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Girls cross country season preview spotlight: Liberty's Kruger isn't sweating her title defense

Girls cross country season preview spotlight: Liberty's Kruger isn't sweating her title defense

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Class 5 girls state championship

Liberty's Ally Kruger runs alone during the Class 5 girls state championship meet on Saturday, November 7, 2020 at Gans Creek Cross Country Course in Columbia, Mo. Paul Halfacre, STLhighschoolsports.com

Ally Kruger remembers a time when she would worry about other competitors.

The Liberty High senior standout also was concerned with the kind of splits she'd be able to run. 

Last season, Kruger left all those thoughts and others behind and just cut loose.

"She wasn't worried about what her times were, who was in the race, where she was going to finish," Liberty coach Toby Glavin said. "She did a really good job of staying in the moment."

Kruger flushed all of the pressure from her mind to capture the Class 5 state championship at the Gans Creek Cross Country Course last fall in Columbia.

Her state-winning time of 18 minutes and 3.10 seconds was the best 5-kilometer performance of the season for any area runner from Missouri and won the championship by more than seven seconds.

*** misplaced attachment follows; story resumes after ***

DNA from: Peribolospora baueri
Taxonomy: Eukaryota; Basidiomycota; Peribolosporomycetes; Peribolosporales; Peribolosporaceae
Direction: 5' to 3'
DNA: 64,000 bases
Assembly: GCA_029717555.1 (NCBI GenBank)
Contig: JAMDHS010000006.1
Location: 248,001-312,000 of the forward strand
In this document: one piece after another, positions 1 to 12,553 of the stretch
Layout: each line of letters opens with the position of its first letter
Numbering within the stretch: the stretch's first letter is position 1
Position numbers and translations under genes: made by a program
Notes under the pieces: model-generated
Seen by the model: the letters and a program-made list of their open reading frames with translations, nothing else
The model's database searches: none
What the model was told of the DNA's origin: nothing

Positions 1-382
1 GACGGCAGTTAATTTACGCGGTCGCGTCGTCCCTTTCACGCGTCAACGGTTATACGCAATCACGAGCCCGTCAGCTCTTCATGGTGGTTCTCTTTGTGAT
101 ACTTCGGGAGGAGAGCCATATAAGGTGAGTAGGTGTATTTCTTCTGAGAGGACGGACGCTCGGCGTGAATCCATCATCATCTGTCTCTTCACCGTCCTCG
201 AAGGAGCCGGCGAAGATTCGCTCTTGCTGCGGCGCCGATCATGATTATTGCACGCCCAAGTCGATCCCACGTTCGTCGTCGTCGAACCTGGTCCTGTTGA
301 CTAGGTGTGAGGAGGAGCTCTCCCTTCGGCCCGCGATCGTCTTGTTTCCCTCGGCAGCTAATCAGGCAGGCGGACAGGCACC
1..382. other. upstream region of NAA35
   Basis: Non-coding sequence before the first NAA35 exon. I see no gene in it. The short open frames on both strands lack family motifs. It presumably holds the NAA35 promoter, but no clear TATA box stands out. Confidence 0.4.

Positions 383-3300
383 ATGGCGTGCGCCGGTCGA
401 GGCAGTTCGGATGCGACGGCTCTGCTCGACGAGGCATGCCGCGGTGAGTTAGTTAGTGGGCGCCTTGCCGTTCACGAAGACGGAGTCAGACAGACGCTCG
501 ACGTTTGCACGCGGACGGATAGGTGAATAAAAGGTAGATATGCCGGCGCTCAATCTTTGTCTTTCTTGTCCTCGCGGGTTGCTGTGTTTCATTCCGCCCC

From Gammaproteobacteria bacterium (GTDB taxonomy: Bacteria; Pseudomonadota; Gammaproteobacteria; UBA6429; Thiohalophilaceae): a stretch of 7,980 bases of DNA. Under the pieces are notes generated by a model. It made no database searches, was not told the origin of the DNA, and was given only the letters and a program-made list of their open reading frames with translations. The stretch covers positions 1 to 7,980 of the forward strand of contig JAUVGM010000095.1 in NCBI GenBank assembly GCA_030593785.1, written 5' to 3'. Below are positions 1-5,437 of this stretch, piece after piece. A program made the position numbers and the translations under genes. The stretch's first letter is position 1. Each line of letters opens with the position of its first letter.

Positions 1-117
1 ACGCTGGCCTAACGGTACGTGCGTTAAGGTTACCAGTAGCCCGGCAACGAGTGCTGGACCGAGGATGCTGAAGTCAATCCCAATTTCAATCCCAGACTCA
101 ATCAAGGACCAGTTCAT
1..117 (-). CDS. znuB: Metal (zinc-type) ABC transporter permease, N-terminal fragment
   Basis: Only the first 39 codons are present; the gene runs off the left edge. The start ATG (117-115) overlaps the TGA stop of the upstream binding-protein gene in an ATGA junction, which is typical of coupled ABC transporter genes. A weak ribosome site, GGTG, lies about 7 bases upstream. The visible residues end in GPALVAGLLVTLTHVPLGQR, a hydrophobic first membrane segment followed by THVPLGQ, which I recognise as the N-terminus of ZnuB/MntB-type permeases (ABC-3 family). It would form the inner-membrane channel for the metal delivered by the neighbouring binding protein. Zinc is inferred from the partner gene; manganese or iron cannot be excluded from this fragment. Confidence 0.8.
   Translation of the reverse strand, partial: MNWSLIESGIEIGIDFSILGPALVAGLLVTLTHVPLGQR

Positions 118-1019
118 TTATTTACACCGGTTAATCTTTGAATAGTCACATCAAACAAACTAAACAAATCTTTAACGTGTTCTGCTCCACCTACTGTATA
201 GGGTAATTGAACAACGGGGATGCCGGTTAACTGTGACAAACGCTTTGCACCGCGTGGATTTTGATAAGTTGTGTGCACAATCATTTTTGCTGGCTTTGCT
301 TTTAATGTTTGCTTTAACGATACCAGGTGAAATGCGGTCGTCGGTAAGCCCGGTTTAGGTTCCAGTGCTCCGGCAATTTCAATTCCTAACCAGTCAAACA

"It still hasn't fully sunk in yet a whole year later," Kruger said. "At that moment, it hadn't sunk in yet and it still hasn't. It was so unexpected."

Kruger earned the first state championship for the young Liberty cross country program and beat a loaded field that featured Lafayette's Grace Tyson (18:10.6), Lee's Summit West's Makayla Clark (18.26.6) and MICDS' Julia Ray (18:27.0). All return this season. 

Her season included four other victories and three runner-up finishes. She was a first team All-Metro selection for the second time in three seasons.

"Last year, I didn't have any kind of pressure because I wasn't expected to win," said Kruger, who finished eighth at state as a freshman and 21st as a sophomore. "This year is a little more pressure, but I can deal with it. I'm really excited about it."

Kruger's ability to handle the mental side of running has pushed her to a whole new level in Glavin's eyes.

Though Kruger is the defending state champ, the way she has attacked the offseason is no different than previous years.

"We haven't changed a lot in her routine, and while we don't want to get stagnant, we want to maintain that general routine," Glavin said. "She's a machine. You give her a workout, you think this will be the one where she may struggle with, but she crushes it."

The prospect of repeating as a state champion is appealing to Kruger. But it will not define her season if she does not claim another title.

"I know it's not the end of the world if I don't win," Kruger said. "I'd still like to, but I know that it's not going to make me a different person."

Kruger is spurred on by the large cache of talent that returns to help push her to new heights.

Only two of the top 11 finishers from the Class 5 state meet last season graduated.

"When you go to the meets, it makes everyone better," Glavin said. "The great thing about cross country, they're competitors when they're racing, but they're also very supportive of each other. Having everyone running at that level and the sportsmanship they share, it helps a lot."

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